At this time forecasts are changing and variable. Please monitor the weather forecast for both your home, your travel destination and your route, as road conditions could vary throughout the city beginning Sunday evening.

thumbs up snow shovel

The City of Portland’s Snow and Ice Plan discourages private vehicle use and encourages public transit use instead. Plan ahead for your public transit commute by calling 503-238-RIDE (7433), visiting TriMet.org for bus and MAX light rail schedules and alerts or PortlandStreetcar.org for streetcar schedules and alerts. In snow and ice, plan for bus delays of 20 to 30 minutes. Know where your transit stops are before venturing out. PBOT provides tips for winter travel for people walking, biking or driving. Learn more at: https://www.portlandoregon.gov/transportation/snow

PBOT’s Misson: In winter weather, our crews work around the clock on our designated snow and ice routes to make sure there is one passable lane in each direction as soon as possible after a winter storm. This means that front wheel drive vehicles or vehicles with traction devices such as snow chains will be able to get through.

News Blog: Design underway for SE 136th Avenue paving and sidewalks, PBOT's largest Fixing Our Streets project

SE 136th Avenue Paving and Sidewalks to Opportunity project will provide a smooth street and improve access for people walking and biking in East Portland

SE 136th before

SE 136th Avenue will be completely repaved and have sidewalks added where they currently do not exist as part of PBOT's largest Fixing Our Streets project. Photo by the Portland Bureau of Transportation.

(Feb. 5, 2019) Portland's largest Fixing Our Streets project is focused on pavement rehabilitation on SE 136th Avenue between SE Division Street and SE Foster Road. This project combines $4 million of investments from Fixing Our Streets to repave SE 136th Avenue and is leveraging an additional $2.7 million of Transportation System Development Charges (TSDCs) to build new sidewalks and curb ramps along the corridor. The project will also include over 50 new street trees, stormwater and street lighting improvements, and new crosswalks to improve access to two transit lines serving SE 136th Avenue.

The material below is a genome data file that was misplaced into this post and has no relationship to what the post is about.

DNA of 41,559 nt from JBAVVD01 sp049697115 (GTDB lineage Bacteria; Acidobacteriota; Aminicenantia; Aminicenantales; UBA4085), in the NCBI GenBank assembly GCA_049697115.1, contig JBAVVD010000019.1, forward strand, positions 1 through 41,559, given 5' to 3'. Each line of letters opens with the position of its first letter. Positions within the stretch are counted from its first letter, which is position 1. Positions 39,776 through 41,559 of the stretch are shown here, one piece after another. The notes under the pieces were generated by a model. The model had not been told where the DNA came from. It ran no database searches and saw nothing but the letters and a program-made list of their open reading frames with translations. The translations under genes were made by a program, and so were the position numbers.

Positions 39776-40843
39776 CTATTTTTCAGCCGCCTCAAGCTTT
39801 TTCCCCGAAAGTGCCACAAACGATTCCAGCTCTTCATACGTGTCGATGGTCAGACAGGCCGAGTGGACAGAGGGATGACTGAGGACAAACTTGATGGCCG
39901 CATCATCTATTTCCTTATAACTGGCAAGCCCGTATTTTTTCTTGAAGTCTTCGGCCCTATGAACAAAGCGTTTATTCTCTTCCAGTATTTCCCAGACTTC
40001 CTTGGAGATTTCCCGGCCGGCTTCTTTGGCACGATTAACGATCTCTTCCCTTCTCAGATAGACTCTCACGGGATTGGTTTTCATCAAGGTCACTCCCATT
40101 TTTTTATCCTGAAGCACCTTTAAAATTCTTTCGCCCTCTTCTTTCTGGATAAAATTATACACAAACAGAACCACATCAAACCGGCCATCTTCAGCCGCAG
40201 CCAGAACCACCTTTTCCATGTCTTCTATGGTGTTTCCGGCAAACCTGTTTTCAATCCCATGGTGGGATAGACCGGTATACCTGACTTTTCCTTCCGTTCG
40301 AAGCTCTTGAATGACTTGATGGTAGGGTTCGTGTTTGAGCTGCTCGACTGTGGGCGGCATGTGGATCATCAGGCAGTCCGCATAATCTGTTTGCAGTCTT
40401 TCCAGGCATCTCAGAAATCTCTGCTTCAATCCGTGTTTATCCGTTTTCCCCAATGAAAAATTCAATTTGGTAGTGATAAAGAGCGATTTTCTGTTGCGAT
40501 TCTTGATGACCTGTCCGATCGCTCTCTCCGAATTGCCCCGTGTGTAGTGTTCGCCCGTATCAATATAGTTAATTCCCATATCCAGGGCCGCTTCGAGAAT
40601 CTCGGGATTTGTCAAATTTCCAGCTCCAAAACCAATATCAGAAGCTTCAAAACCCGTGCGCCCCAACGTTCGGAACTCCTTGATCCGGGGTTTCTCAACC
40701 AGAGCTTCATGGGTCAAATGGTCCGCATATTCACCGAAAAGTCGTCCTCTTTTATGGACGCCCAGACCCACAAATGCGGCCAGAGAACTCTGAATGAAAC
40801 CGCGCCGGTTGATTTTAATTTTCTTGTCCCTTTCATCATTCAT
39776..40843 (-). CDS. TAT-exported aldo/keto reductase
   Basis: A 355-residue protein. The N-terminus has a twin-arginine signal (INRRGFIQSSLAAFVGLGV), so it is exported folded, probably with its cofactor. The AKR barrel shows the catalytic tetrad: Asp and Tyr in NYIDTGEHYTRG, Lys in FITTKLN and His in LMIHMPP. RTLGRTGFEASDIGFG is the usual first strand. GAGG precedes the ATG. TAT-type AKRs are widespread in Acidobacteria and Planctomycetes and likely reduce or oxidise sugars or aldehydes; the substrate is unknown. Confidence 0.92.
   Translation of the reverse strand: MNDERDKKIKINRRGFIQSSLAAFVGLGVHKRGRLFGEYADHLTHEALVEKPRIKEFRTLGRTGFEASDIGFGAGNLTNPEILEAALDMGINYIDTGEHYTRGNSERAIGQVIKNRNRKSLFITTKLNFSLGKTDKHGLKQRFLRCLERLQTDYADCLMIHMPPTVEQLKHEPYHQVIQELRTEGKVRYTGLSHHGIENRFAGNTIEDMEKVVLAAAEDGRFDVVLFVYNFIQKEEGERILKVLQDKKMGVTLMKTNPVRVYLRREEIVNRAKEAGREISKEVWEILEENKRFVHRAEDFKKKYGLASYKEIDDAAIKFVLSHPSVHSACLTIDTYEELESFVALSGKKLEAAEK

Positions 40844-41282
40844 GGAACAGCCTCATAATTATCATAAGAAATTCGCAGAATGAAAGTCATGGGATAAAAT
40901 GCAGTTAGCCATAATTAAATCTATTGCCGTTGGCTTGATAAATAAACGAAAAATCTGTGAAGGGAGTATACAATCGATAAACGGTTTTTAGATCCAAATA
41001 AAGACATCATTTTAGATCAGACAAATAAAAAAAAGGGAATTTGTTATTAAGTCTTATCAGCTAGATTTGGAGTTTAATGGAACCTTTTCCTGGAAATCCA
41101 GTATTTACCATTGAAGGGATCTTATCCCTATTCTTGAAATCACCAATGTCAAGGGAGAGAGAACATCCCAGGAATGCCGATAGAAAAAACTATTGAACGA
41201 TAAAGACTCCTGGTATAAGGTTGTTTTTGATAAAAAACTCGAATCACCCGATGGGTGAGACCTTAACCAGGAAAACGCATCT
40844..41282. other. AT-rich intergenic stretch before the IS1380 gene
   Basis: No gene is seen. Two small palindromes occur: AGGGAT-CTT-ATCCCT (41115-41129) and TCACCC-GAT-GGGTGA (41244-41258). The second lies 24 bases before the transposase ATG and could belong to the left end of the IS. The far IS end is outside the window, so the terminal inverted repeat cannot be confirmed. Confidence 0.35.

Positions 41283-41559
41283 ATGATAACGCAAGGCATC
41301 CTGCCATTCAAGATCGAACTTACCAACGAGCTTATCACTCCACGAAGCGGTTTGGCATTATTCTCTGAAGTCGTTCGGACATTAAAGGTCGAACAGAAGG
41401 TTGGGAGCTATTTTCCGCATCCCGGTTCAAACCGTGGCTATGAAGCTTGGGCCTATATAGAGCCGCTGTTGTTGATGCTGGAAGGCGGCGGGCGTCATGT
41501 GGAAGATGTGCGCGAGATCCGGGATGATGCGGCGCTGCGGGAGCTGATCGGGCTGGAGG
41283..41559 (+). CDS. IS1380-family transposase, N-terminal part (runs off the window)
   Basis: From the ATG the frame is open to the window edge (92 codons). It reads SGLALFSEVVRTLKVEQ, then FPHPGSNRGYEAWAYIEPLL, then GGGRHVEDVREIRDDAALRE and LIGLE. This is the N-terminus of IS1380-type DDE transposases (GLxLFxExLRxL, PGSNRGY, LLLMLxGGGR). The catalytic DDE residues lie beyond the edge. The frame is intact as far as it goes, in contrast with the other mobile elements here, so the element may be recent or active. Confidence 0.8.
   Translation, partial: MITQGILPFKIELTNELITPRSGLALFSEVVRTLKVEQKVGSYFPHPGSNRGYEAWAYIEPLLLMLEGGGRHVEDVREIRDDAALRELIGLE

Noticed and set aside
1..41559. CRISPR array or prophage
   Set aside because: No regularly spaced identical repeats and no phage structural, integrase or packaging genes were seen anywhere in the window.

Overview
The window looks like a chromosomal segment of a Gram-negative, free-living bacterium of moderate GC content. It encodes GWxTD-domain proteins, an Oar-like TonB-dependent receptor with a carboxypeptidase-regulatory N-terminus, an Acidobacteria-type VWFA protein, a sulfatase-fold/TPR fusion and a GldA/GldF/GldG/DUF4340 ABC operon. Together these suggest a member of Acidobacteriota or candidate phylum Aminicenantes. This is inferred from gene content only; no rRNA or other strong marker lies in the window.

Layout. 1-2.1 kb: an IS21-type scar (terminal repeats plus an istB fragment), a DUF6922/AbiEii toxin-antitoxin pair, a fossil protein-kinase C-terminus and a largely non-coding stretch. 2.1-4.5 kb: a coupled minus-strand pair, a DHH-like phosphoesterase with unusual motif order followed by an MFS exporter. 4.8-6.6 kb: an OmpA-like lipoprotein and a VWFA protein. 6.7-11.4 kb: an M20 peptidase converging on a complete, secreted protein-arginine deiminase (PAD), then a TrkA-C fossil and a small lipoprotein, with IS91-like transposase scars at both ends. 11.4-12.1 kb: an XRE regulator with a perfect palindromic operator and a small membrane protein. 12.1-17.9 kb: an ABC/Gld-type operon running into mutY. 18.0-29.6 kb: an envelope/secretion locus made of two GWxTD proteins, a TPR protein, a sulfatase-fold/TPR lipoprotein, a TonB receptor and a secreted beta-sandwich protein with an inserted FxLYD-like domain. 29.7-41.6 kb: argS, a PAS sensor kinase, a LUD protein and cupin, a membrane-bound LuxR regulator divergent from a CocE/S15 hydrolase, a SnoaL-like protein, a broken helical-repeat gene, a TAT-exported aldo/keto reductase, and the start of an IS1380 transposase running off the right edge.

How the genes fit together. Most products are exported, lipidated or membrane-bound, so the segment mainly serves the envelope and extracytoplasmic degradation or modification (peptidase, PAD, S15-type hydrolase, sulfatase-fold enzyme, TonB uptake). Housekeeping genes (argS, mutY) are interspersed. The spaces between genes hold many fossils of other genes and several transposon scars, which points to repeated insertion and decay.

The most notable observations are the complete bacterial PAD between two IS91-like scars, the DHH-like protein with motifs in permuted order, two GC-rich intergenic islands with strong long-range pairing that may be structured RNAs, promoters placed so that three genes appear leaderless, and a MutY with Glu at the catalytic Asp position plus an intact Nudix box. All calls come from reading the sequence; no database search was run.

PBOT is also providing opportunities for residents to help shape the future of this street.  Residents will have the opportunity to have trees planted on their property and to provide input on the type of trees that are planted. We encourage property owners on the west side of SE 136th Avenue to tell us more about their frontage using our online form.

SE 136th Avenue is a primary Safe Routes to School route and a major city bikeway. The biking and walking enhancements on SE 136th Avenue will help connect families to new bicycle infrastructure on SE Division Street and SE Powell Boulevard. Children will be able to walk more safely to Gilbert Park and Gilbert Heights elementary schools located nearby SE 136th Avenue.

Other areas that will gain improved walking and biking access as a result of this project include: Powell Butte Nature Park, Gilbert Hydro Park, Gilbert Primary Park, Leach Botanical Garden, Zenger Farm, Lincoln Park, Lincoln Park Elementary School, Gates Park, Gilbert Heights Park, Kingsley D. Bundy Park, Arthur Academy and David Douglas High School. 

PBOT invites residents living on or near SE 136th Avenue and who are interested in this project to attend our community open house:

Wednesday, Feb. 6, 2019

6 - 8 p.m.

Gilbert Heights Elementary School

12839 SE Holgate Blvd.

Portland, OR 97236

For more information visit our project website at www.PortlandOregon.gov/Transportation/136th

Press Release: Here’s What You Need To Know About Winter Weather This Weekend

A message from the Office of Mayor Ted Wheeler

 

Here’s What You Need To Know About Winter Weather This Weekend 

(Feb. 8, 2019) The National Weather Service recently issued a Winter Storm Warning for the Portland metro area, with the potential for accumulating snow beginning Friday evening and continuing into Saturday. A second system with significant snow accumulation is expected to arrive Sunday night and will continue into the work week. Here’s what you need to know:

Winter weather resources to consider sharing through social media in the coming days: